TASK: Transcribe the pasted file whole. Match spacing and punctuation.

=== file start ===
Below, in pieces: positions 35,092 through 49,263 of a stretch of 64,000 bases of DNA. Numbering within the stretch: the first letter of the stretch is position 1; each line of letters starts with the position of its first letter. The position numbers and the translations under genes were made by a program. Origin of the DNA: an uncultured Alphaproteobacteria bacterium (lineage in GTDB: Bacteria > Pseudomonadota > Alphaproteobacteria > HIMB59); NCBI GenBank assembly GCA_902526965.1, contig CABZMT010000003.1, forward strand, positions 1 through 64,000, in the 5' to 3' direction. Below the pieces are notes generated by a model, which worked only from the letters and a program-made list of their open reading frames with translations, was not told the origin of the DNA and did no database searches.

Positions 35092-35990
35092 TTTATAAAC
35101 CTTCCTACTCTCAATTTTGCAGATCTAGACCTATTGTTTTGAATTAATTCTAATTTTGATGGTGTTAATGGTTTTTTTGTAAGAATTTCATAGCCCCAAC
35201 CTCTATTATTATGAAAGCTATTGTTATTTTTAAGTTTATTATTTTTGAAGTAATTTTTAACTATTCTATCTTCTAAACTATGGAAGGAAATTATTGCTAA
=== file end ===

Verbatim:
Below, in pieces: positions 35,092 through 49,263 of a stretch of 64,000 bases of DNA. Numbering within the stretch: the first letter of the stretch is position 1; each line of letters starts with the position of its first letter. The position numbers and the translations under genes were made by a program. Origin of the DNA: an uncultured Alphaproteobacteria bacterium (lineage in GTDB: Bacteria > Pseudomonadota > Alphaproteobacteria > HIMB59); NCBI GenBank assembly GCA_902526965.1, contig CABZMT010000003.1, forward strand, positions 1 through 64,000, in the 5' to 3' direction. Below the pieces are notes generated by a model, which worked only from the letters and a program-made list of their open reading frames with translations, was not told the origin of the DNA and did no database searches.

Positions 35092-35990
35092 TTTATAAAC
35101 CTTCCTACTCTCAATTTTGCAGATCTAGACCTATTGTTTTGAATTAATTCTAATTTTGATGGTGTTAATGGTTTTTTTGTAAGAATTTCATAGCCCCAAC
35201 CTCTATTATTATGAAAGCTATTGTTATTTTTAAGTTTATTATTTTTGAAGTAATTTTTAACTATTCTATCTTCTAAACTATGGAAGGAAATTATTGCTAA